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Nov
20

Extended Producer Responsibility: Putting the burden of recycling at the manufacturer’s doorstep

Extended Producer Responsibility, or EPR, is a policy approach that makes manufacturers responsible for the end life of their products. 

Product wastes should never enter the municipal waste system; rather they should be the responsibility of their producers ‘from cradle to cradle’ under regulated programs of extended producer responsibility. (Spiegelman & Sheehan, 2006)

The vision of EPR is that manufacturers will redesign products and packaging to minimize the resulting waste if they are the ones ultimately responsible for disposal costs.  Other countries have been quicker to implement these policies in order to stem the solid waste stream.  In Europe, EPR is the law, and recycling rates far outpace those in the U.S.

EPR also has the potential to limit Americans’ use of disposable convenience items. Three quarters of the waste thrown into landfills in the United States is products and packaging, much of which is designed to be disposable, and much of which is toxic.  

Municipal waste management has also been a form of corporate welfare for the companies that sell throw-away products, allowing them to win customers by promising ‘convenience’ that is provided at public expense. (Spiegelman & Sheehan)

The Product Policy Institute envisions a global waste management system in which producers are responsible for all product waste and municipalities only manage the organic (food and yard waste) end of the stream.  Given that municipalities spend billions annually on solid waste disposal, shifting the bulk of that burden to corporations constitutes a major savings to the taxpayer.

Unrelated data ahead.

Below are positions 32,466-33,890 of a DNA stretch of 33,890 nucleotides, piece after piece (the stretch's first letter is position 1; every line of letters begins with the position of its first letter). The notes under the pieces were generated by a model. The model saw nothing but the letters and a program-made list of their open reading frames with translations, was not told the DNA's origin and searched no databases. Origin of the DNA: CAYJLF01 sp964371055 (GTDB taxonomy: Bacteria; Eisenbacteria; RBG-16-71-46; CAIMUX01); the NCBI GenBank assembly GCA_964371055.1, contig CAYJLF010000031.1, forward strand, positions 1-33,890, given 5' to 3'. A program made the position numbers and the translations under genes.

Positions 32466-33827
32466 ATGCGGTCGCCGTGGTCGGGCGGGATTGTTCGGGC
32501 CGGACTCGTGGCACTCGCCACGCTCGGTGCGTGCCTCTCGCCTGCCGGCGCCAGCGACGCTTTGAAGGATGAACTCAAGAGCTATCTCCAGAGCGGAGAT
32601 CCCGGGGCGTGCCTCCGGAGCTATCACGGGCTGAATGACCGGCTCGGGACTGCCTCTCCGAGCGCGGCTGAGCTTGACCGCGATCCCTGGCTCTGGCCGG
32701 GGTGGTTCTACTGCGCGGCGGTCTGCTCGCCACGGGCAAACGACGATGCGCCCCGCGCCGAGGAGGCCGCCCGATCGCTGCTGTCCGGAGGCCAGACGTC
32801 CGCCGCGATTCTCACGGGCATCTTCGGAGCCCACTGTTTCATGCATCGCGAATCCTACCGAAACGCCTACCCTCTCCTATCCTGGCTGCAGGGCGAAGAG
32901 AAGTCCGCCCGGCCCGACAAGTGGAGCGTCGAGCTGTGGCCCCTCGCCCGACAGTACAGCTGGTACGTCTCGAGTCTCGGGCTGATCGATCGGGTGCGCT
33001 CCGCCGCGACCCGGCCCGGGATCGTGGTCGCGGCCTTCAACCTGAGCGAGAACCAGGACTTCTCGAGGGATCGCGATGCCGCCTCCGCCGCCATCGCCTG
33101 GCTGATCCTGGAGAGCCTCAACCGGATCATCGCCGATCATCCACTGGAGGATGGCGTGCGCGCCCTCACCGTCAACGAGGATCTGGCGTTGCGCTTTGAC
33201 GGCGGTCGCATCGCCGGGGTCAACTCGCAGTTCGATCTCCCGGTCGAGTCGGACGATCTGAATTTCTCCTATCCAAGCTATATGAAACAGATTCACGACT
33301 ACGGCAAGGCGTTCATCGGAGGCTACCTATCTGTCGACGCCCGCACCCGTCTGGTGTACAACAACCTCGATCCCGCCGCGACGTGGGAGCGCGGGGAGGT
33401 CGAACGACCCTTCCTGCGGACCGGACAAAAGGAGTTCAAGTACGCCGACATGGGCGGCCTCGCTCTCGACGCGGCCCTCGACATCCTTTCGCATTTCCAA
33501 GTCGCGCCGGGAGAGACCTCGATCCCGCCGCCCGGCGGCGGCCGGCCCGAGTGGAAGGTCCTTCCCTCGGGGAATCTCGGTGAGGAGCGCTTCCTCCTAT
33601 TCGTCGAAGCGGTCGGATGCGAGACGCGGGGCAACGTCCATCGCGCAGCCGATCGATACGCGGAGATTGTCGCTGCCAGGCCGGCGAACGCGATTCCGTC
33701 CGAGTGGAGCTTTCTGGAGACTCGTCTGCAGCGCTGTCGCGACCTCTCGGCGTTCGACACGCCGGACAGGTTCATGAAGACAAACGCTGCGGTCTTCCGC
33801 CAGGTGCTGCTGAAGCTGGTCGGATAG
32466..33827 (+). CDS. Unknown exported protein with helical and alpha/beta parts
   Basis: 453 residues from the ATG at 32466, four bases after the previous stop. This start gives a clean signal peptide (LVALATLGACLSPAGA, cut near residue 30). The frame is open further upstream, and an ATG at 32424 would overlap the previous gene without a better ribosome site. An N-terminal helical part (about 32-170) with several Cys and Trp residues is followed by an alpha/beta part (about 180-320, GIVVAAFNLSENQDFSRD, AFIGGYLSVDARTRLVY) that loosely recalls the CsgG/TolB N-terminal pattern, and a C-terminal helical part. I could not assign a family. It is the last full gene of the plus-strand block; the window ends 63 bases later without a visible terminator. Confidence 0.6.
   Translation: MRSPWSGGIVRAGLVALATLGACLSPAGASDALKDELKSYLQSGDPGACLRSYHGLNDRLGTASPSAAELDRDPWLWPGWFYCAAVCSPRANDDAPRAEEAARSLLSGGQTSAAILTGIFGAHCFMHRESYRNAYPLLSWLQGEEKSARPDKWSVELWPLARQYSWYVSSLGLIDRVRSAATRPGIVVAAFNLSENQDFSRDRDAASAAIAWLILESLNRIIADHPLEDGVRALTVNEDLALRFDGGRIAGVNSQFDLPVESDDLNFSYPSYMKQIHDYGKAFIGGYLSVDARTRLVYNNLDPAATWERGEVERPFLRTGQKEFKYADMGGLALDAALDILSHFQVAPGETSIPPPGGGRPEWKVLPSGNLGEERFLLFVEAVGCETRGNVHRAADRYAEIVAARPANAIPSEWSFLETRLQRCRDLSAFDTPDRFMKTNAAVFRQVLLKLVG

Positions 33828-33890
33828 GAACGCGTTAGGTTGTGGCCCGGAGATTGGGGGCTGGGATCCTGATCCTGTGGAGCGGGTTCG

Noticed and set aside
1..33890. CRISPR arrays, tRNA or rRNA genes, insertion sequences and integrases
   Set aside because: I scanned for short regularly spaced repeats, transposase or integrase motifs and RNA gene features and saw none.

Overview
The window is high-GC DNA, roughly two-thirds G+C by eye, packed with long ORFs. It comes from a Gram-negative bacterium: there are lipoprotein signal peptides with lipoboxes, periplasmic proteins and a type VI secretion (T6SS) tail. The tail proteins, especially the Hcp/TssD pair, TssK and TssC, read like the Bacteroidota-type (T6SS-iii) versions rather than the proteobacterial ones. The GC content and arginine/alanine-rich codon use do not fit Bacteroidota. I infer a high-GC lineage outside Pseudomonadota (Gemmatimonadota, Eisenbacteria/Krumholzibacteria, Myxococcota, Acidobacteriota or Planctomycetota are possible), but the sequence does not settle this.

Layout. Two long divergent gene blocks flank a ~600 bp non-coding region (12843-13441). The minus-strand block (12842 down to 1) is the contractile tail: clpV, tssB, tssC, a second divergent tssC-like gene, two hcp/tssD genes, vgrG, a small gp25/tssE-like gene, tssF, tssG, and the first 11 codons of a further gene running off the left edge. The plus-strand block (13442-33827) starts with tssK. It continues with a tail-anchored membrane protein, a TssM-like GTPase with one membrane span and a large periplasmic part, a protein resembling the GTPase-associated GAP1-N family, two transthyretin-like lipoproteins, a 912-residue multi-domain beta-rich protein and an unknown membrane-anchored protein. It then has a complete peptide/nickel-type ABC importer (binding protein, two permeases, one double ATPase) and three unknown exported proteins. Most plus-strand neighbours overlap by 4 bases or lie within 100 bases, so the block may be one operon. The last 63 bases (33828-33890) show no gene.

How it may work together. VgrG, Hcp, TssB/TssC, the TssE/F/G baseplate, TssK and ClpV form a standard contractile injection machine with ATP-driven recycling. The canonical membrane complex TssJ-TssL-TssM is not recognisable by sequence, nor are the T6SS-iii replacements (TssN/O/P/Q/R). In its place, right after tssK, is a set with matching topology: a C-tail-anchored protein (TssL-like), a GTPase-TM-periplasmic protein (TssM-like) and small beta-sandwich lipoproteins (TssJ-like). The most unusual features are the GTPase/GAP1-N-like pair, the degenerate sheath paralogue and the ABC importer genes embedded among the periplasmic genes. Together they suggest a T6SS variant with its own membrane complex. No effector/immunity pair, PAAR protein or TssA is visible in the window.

Additional pressure can be exerted on manufacturers by levying consumer taxes on ‘brown’ items (those items that are not easily recycled or are produced in an un-environmentally-friendly fashion).  These taxes may induce a shift to purchase ‘green’ items and there is evidence that this behavior becomes permanent even after taxes are removed.

EPR will have a limited effect if implemented only at the local level.  In order to force manufacturers to make major changes to their processes these initiatives would have to be instituted by federal government.  Nonetheless, 32 states have implemented limited EPR policies on specific materials, most commonly electronics, household batteries and mercury containing thermostats and switches.

Maine was the first state to enact a product stewardship “framework” law in 2010, targeting electronics, batteries and more.  The electronics take-back portion of the law alone saves municipalities throughout the state more than $3 million annually.  Unfortunately the law is under attack from none other than the state’s governor, Paul LePage, who opposes requiring manufacturers to pay to recycle their own products.  This emphasizes the need for EPR to be implemented at the national level, as it is in Europe, to ensure that changing political agendas at the state level cannot derail the process.